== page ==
84/017,660 ± 2960.2955,080 ± 4050.282
85/019,230 ± 1240.4193,905 ± 2890.337
86/014,850 ± 5320.5023,640 ± 2420.446
Figure 1.
Figure 1.

Distribution of the atovaquone 50% inhibitory concentration (IC50) for isolates of Plasmodium falciparum in relation to serum supplement. While all 37 isolates had interpretable results with 10% fetal calf serum, 4 of 37 isolates and 8 of 16 isolates had uninterpretable results with 10% human serum and 0.5% Albumax, respectively. The poor results with Albumax led us to abandon further experiments with this serum substitute.

Citation: The American Journal of Tropical Medicine and Hygiene Am J Trop Med Hyg 69, 2; 10.4269/ajtmh.2003.69.179

Author’s address: Leonardo K. Basco, Unité de Recherche Paludologie Afro-Tropicale, Institut de Recherche pour le Développement, Laboratoire de Recherche sur le Paludisme, Organisation de Coordination pour la Lutte contre les Endémies en Afrique Centrale, BP 288, Yaounde, Cameroon, Telephone: 237-223-22-32, Fax: 237-223-00-61, E-mail: Leonardo.Basco@ibaic.u-psud.fr or lkbasco@yahoo.fr.

Acknowledgment: I thank Sister Marie-Solange Oko, the personnel of the Nlongkak Catholic Missionary Dispensary, and Delphine Ngo Ndombol for their aid in recruiting patients.

Financial support: This study was supported by the French Ministry of Research (Program VIHPAL/PAL+, Actions 2000 and 2001).

REFERENCES

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    Basco LK, Ramiliarisoa O, Le Bras J, 1995. In vitro activity of atovaquone against the African isolates and clones of Plasmodium falciparum.Am J Trop Med Hyg 53 :388–391.

    • Search Google Scholar
    • Export Citation
  • 3

    Gay F, Bustos D, Traore B, Jardinel C, Southammavong M, Ciceron L, Danis MM, 1997. In vitro response of Plasmodium falciparum to atovaquone and correlation with other antimalarials: comparison between African and Asian strains. Am J Trop Med Hyg 56 :315–317.

    • Search Google Scholar
    • Export Citation
  • 4

    Chiodini PL, Conlon CP, Hutchinson DBA, Farquhar JA, Hall AP, Peto TEA, Birley H, Warrell DA, 1995. Evaluation of atovaquone in the treatment of patients with uncomplicated Plasmodium falciparum malaria. J Antimicrob Chemother 36 :1073–1078.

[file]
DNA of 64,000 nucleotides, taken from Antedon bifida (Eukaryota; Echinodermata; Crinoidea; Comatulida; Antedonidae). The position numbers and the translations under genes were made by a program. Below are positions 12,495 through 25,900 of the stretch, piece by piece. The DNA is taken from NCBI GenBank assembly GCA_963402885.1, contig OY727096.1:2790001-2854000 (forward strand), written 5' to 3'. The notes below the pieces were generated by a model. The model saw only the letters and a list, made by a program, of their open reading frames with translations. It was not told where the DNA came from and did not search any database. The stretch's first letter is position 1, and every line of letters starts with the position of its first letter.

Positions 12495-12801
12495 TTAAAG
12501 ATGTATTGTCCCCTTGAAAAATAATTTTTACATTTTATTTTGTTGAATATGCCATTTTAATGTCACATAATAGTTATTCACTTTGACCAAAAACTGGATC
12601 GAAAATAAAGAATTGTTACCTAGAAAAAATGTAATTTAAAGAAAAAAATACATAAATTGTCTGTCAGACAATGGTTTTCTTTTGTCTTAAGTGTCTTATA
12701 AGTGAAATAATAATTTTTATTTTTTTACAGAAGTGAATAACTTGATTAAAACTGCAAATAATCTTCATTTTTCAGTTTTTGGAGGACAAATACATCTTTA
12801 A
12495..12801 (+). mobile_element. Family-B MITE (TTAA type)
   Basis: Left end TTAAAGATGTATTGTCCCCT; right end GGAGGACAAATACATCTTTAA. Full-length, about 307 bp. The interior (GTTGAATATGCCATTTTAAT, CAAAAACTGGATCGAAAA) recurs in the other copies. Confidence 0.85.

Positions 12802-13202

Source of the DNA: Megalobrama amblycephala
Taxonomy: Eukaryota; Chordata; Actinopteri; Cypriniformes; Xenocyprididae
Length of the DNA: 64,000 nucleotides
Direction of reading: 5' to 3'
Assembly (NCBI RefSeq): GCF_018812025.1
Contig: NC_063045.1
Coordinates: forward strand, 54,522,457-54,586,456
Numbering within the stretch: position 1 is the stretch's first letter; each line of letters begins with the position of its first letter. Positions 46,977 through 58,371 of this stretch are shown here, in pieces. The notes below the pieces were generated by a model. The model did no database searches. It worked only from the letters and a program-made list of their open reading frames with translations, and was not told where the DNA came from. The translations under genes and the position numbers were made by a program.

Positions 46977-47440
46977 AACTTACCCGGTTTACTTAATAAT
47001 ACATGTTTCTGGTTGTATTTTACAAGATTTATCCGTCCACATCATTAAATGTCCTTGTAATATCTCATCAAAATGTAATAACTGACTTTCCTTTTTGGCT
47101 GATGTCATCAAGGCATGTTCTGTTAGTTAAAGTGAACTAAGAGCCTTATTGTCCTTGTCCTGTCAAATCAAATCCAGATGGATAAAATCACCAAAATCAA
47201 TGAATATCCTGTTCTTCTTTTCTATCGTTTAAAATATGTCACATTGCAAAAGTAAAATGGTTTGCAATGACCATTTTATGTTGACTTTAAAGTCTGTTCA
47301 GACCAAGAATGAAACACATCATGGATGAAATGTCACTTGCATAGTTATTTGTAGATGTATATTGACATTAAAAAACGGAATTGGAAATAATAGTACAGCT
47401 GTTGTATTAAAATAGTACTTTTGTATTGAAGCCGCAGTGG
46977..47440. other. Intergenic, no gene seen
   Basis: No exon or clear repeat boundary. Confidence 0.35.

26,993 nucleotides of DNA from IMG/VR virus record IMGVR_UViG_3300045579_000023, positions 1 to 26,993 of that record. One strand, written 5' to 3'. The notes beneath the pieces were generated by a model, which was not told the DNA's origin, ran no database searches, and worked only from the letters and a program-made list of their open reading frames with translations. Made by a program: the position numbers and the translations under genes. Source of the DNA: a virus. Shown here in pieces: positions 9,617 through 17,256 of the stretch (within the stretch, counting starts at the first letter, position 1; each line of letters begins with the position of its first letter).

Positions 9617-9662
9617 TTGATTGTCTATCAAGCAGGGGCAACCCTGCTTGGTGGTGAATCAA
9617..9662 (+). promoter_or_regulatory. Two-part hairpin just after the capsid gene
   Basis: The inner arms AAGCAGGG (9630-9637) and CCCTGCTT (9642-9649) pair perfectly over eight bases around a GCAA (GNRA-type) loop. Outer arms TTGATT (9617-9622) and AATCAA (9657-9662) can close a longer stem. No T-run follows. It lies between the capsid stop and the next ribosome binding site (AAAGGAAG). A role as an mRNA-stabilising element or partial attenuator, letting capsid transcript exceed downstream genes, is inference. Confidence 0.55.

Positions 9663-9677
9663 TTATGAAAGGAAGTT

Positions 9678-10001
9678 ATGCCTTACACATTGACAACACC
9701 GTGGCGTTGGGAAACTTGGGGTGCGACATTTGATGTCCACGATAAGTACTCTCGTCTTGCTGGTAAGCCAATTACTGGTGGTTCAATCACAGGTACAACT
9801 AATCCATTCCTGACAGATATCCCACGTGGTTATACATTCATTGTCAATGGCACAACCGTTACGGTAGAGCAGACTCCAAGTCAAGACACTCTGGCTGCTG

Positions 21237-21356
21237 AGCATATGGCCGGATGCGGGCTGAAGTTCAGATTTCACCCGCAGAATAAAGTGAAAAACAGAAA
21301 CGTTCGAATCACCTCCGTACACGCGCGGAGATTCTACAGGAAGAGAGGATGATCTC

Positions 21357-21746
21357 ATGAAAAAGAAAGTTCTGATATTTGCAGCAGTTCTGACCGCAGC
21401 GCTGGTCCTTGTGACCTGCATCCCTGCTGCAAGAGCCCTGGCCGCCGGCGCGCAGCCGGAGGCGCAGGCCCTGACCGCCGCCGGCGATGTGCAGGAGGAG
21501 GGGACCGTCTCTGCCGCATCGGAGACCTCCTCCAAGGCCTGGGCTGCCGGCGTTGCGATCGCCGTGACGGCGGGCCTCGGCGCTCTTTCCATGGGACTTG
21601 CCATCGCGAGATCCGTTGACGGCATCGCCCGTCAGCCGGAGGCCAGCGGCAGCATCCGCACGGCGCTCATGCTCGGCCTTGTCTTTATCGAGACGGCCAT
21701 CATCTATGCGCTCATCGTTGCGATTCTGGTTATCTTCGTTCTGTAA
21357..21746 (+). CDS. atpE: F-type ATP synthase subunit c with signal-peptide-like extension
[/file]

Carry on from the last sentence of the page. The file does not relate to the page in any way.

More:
• Search Google Scholar
    • Export Citation
  • 5

    Looareesuwan S, Viravan C, Webster HK, Kyle DE, Canfield CJ, 1996. Clinical studies of atovaquone, alone or in combination with other antimalarial drugs, for treatment of acute uncomplicated malaria in Thailand. Am J Trop Med Hyg 54 :62–66.

    • Search Google Scholar
    • Export Citation
  • 6

    Canfield CJ, Pudney M, Gutteridge WE, 1995. Interactions of atovaquone with other antimalarial drugs against Plasmodium falciparum in vitro.Exp Parasitol 80 :373–381.

    • Search Google Scholar
    • Export Citation
  • 7

    Srivastava I, Vaidya A, 1999. A mechanism for the synergistic antimalarial action of atovaquone and proguanil. Antimicrob Agents Chemother 43 :1334–1339.

    • Search Google Scholar
    • Export Citation
  • 8

    Radloff PD, Philipps J, Nkeyi M, Hutchinson D, Kremsner PG, 1996. Atovaquone and proguanil for Plasmodium falciparum malaria. Lancet 347 :1511–1514.

    • Search Google Scholar
    • Export Citation
  • 9

    de Alencar FEC, Cerutti C Jr, Durlacher RR, Boulos M, Alves FP, Milhous W, Pang LW, 1997. Atovaquone and proguanil for the treatment of malaria in Brazil. J Infect Dis 175 :1544–1547.

    • Search Google Scholar
    • Export Citation
  • 10

    Lell B, Luckner D, Ndjave M, Scott T, Kremsner PG, 1998. Randomised placebo-controlled study of atovaquone plus proguanil for malaria prophylaxis in children. Lancet 351 :709–713.

    • Search Google Scholar